Iran Travel Information, Tourism Industry News & Reports 

Iran Tourism Overview

Impressive archaeological sites, carefully planned museums, and ecological wonders await the curious traveler in Iran, a country that has something for everyone.

Iran successful domestic market has laid the groundwork for an increased amount of foreign visitors interested in the history, natural beauty, and business opportunities Iran has to offer.
Travelers seeking to delve deep into history and the origins of civilization need look no further than Iran, where a mosaic of cultures and natural landscapes transcends the perception of the country in the international arena.
Iran’s Cultural Heritage, Handicrafts, and Tourism Organization (ICHTO) is the related authority in Iran.
With the goal of capitalizing on the already productive domestic market, ICHTO has identified 1,200 Tourism special Zone that investors can take advantage of it .With the support of OIETAI, ICHTO aims to attract a much  larger  FDI figure to the  tourism industry in 2013.

Iran’s Potentials in Tourism

  • 15 UNESCO World Heritage sites
  • 10th Country on Tourism Attractions and 5th on Ecotourism
  • One of  the rich countries of the cultural places, ecotourism sites and historical monuments which called the cradle of civilization in other way the history of theCountry  goes back to 7000 written history
  • An array of museums
  • Amyriad of ecotourism opportunities
  • Numerous religious sites
  • Affordable healthcare services
  • Extensive bus network and air and rail infrastructure in the country

Historical Tourism

Until now, UNESCO has designated 15 of Iran’s various historical and natural sites as part of world heritage; includes:
especially for those interested in religious history it is estimated that there are more than 28 messengers of God have tombs throughout Iran.
Some of top sites are as below:
• Persepolis, the complex of Xerox palaces having the detail of 2,500 year-Old Persian reliefs.
• The ancient Mesopotamian ziggurat and complex of Chogha Zanbil is an intriguing remnant from the Elamite Empire more than 3,500 years ago which stand as a testament to the feats of ancient engineering.
• Soltaniyeh Dome, recognized as a UNESCO World Heritage site in 2005, is an  architectural masterpiece that was built  in 1302 AD. As the  oldest  double-shell dome  in  the  country, the structure paved  the  way   for  construction of holy  buildings throughout  the  Muslim  world and  has  captivated the  attention of both  pilgrimsand historians for centuries.

The Iranian government has established a number of museums to showcase artifacts and present the stories of civilization to an international audience
• The  Treasury   of  the  National Jewels in Tehran,  the  National Museum,  Golestan  Palace in Tehran,  and the Sheikh Safi Museum in Ardabil are just a handful of venues that feature  the  collage  of Iran’s historical and traditional past.
• In addition, Tehran’s Contemporary Art Museum showcases over 7,000 texts in both Persian and English as part of a specialized library.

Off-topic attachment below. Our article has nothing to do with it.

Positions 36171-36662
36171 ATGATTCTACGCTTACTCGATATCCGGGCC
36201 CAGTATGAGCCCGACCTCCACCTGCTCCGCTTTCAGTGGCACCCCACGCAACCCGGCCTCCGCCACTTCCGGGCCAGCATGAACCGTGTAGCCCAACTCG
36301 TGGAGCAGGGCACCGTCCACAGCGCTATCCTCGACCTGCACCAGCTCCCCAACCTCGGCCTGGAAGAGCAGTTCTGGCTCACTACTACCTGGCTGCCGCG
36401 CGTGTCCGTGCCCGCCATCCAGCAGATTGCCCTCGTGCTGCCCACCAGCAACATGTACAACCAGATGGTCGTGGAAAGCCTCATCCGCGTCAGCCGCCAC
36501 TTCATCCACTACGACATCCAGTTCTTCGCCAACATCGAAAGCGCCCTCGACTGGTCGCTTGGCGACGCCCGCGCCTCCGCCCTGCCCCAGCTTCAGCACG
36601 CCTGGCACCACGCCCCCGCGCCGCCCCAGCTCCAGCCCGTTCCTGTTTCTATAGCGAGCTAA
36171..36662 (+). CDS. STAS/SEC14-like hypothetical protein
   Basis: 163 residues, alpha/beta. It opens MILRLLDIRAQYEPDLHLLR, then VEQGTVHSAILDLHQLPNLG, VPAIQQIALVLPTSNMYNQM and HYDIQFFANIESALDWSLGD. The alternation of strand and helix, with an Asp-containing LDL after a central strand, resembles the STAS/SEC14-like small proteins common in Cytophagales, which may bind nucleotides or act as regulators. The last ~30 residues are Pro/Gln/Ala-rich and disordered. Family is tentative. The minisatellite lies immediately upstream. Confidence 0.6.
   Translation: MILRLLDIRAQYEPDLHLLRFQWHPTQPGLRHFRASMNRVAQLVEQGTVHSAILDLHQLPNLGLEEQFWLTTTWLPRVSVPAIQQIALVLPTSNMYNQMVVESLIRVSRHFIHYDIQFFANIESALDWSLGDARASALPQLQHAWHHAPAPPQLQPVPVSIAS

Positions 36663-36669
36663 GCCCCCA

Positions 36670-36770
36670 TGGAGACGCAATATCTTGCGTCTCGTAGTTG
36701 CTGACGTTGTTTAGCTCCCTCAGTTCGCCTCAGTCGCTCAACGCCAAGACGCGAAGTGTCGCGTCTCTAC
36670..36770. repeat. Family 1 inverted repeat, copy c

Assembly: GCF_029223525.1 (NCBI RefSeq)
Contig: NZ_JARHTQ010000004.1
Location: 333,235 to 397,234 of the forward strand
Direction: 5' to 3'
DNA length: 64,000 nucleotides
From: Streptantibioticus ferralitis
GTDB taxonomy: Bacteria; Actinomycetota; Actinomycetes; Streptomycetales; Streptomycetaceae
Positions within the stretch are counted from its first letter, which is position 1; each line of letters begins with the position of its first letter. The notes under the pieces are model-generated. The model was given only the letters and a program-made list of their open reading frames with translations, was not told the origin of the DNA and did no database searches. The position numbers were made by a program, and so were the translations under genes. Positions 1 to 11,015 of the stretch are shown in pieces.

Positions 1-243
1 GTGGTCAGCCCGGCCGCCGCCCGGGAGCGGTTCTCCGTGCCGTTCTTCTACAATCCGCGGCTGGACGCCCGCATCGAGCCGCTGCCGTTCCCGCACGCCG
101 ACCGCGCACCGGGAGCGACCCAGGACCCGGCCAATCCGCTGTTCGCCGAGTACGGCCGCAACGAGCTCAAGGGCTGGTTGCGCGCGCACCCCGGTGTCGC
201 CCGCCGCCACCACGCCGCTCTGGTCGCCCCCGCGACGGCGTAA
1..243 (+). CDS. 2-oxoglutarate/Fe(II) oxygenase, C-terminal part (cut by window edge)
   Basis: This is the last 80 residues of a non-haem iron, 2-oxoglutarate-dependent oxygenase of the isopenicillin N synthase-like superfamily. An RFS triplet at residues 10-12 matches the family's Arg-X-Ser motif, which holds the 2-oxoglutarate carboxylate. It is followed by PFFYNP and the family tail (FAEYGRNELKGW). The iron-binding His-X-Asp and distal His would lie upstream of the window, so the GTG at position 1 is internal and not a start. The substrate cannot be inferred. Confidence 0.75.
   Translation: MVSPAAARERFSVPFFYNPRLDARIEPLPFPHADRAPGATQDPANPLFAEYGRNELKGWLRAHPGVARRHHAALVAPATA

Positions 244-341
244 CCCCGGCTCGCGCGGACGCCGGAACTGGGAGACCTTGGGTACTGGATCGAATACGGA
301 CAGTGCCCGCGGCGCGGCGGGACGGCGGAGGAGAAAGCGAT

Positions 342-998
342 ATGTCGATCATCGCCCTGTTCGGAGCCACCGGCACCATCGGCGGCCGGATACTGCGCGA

• Iran’s natural beauty   and   conservation efforts are nothing short  of impressive. Stunning waterfalls, deserts, forests,  lagoons, caves, swamps,  and  lakes  represent a diverse   array  of  climatic  zones  and  landforms, comparable only to the  continental US.

In total, the country boasts 28 natural parks,43 protected wildlife zones,  and  166 protected areas,  committing  nearly 5% of its land-an area of 8 million  hectares-to ecotourism and  the  preservation of natural resources. Among  the  most popular destinations for eco-holidaymakers are Galestan  National  Park,   Kavir   National  Park, Lar Protected Area,  Bakhtegan Lake,  and   Bamou National Park.

Sea and Coastline:

Due to the  extensive bus  network and  air and rail  infrastructure  in  the   country,  domestic tourists most  often  travel  to  visit  friends and family  during the  summer months. Given the country’s abundant natural beauty and coastal destinations, approximately 24% of domestic tourists traveled for sightseeing or entertainment purposes in 2011. However, medical tourism and pilgrimage make up an additional 23% of travel throughout the country.
In addition to beaches 700 Km alongside the Caspian Sea are the most popular destinations for domestic tourism.

Religious Tourism

The city of Mashhad, visited  by the Muslims to  pay homage to the  Holy Shrine of   am  Reza, the largest  mosque in the world  by area which  accommodates 20 million pilgrims and  tourists every   year.   Other   notable  holy sites include the
Danial-e Nabi Mausoleum, one the messengers of God in shosa,

Shrine of  Hazrat-e Masumeh, the sister of and  the  Chak  Chakoo  Fire Temple, which is famous  for the legendary dripping water that  falls from surrounding rock formations.

Plans for Future:

As part of Vision 2025, the government aims for Iran to achieve a stronger position among global tourism destinations, setting a target of 7.5 million foreign arrivals.
Although the number of international arrivals  has  been  steadily increasing-up  from  2.2 million  people  in  2009  to  3.6  million  from  in 2011 at a growth rate of 58% domestic tourism is a key segment of the  sector  overall.

A large majority of Iranians frequently travel within the  country on  a yearly  basis,  and  although they do not typically inject  as much  money  into the  economy as foreign  tourists are known to contribute, the development of transportation and communications infrastructure is fueled by the  large  amount of domestic traffic.

The overall goal of the Tourism industry is to attract 2% of the world’s tourists, or 20 million people, to Iran by 2025. In 2011, the country earned approximately $6 billion from the tourism sector, and in 2013 analysts expect the tourism industry to grow by a significant 135%.

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